Telecommunications Interception and Access

I rise to speak on the Telecommunications (Interception and Access) Amendment (Data Retention) Bill 2014. I, like most of my Labor colleagues, have worked long and hard to come to grips with the complexities of this issue. We have tried to be as responsive as we can to our own concerns, the shared and individual concerns of the caucus, as well as the shared and individual concerns of the community. It is a complex issue and it is one that takes time and energy to come to grips with. I am not a lawyer—I know there have been many with a background in law who have spoken on the bill today. I was a teacher, so for me the process in going through this is based around common sense. I am not au fait with the intricacies of the law, but I can understand the common-sense argument. So I rise tonight to give some understanding as to how and why I have come to the decision to support this bill.

When the legislation was first introduced by Minister Turnbull, it was clear that additional sensible amendments were needed. It was clear, even to someone without a law degree, that what was put before us for consideration did not have checks and balances, did not have the appropriate balance between personal freedoms and community safety. It was interesting to hear the member for Moncrieff talking about the positions that the coalition took, when they were in opposition, on the work done earlier by the Labor government. It was interesting to note that Minister Turnbull said in 2013 that he thought the legislation in this area would have a chilling effect on free speech and that he must record his grave misgivings about the legislation that was put before the coalition by the Labor government.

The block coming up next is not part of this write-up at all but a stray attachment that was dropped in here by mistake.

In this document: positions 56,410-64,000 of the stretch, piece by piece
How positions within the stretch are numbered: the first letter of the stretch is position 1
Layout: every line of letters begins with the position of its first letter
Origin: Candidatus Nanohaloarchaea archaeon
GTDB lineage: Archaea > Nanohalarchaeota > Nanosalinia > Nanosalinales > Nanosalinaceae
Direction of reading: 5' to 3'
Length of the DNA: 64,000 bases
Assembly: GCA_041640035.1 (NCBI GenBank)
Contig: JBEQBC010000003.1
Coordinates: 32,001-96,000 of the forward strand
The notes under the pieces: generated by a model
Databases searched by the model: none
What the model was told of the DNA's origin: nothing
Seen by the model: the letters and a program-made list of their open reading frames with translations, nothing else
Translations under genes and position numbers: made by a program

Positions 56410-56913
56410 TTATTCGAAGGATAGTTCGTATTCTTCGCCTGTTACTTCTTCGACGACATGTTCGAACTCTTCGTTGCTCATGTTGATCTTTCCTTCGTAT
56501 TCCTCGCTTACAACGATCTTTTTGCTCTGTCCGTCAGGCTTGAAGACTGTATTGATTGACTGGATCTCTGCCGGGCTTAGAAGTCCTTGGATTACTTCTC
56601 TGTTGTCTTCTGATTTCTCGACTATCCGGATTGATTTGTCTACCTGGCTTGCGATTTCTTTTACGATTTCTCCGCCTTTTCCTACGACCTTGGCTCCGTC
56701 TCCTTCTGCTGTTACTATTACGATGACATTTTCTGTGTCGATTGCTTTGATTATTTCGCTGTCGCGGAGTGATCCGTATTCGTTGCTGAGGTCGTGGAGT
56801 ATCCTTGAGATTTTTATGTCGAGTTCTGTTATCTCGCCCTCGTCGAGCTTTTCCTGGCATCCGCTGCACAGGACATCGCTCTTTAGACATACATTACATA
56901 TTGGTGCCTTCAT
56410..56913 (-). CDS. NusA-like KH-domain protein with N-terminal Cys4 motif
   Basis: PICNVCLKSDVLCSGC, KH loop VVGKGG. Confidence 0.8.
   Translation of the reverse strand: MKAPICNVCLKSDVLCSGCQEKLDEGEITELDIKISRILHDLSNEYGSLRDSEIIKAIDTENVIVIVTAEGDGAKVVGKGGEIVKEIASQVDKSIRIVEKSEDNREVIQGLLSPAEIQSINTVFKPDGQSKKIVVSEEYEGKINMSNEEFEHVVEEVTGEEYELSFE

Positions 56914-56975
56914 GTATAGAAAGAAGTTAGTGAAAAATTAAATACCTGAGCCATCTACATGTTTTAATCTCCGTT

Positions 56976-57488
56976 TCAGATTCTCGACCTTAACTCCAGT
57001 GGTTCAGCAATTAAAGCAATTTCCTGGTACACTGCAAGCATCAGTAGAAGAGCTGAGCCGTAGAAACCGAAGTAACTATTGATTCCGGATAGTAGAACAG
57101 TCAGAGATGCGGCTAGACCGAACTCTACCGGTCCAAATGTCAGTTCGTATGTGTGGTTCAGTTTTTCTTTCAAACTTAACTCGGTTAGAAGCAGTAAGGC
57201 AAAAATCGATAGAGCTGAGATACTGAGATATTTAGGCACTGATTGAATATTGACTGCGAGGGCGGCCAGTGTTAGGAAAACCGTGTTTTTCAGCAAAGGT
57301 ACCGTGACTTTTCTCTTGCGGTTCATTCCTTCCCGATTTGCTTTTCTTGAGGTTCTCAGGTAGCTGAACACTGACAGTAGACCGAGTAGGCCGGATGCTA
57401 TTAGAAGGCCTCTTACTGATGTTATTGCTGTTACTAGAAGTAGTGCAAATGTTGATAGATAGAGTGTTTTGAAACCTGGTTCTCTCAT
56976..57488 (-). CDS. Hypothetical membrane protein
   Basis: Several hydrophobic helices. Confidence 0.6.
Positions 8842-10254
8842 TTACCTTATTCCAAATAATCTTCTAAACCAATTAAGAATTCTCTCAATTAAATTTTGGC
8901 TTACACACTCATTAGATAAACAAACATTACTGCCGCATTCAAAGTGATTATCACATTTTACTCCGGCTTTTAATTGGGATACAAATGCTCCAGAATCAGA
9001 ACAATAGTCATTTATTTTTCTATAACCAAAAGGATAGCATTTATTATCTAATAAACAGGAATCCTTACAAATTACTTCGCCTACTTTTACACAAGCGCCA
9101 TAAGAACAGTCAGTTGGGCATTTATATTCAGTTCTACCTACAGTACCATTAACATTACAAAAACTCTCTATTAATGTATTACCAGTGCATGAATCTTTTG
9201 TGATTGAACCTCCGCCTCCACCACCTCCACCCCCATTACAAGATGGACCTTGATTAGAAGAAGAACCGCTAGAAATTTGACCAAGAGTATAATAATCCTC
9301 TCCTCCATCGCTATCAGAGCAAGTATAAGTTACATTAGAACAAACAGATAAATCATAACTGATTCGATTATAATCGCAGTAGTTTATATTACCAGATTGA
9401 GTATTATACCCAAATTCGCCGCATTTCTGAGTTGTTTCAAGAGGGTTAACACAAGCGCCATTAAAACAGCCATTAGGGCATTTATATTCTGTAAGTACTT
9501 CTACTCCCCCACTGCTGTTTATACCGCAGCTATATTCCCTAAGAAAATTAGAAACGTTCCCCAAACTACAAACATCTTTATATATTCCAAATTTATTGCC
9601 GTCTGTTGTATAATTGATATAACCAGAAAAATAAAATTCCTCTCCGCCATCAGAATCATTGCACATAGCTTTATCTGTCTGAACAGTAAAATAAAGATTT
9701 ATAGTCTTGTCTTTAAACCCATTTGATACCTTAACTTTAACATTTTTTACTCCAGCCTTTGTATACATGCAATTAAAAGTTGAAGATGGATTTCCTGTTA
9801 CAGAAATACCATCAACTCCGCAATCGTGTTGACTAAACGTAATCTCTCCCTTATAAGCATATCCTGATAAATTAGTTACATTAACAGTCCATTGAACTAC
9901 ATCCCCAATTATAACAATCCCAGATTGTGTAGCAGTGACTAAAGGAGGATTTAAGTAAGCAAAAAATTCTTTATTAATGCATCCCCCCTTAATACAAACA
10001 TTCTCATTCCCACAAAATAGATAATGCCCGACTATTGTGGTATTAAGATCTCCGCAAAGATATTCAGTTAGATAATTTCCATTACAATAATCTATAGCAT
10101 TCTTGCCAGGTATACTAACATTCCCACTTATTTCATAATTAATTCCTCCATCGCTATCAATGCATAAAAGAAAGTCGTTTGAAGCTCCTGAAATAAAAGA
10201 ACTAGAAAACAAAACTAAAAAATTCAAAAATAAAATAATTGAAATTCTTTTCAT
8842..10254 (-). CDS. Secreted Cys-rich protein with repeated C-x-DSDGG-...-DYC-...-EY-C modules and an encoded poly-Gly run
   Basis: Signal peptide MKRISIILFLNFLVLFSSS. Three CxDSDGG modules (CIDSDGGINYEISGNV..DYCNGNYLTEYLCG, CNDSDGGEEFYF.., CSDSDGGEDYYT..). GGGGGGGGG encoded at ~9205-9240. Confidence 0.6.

But I think we have all moved a long way since then. And we have done that because of the hard work of the Labor Party in the months since we managed to get the legislation referred to the Joint Parliamentary Committee on Intelligence and Security. Across those months, all of us on this side of the chamber have worked hard to understand this. We have engaged in long conversations with the members of that committee about the progress of the recommendations, about the hearings that were held, about the stakeholders that were listened to and about the very careful and deep consultation and discussion that was occurring not only among the members of that committee but also in public hearings and with the parliament.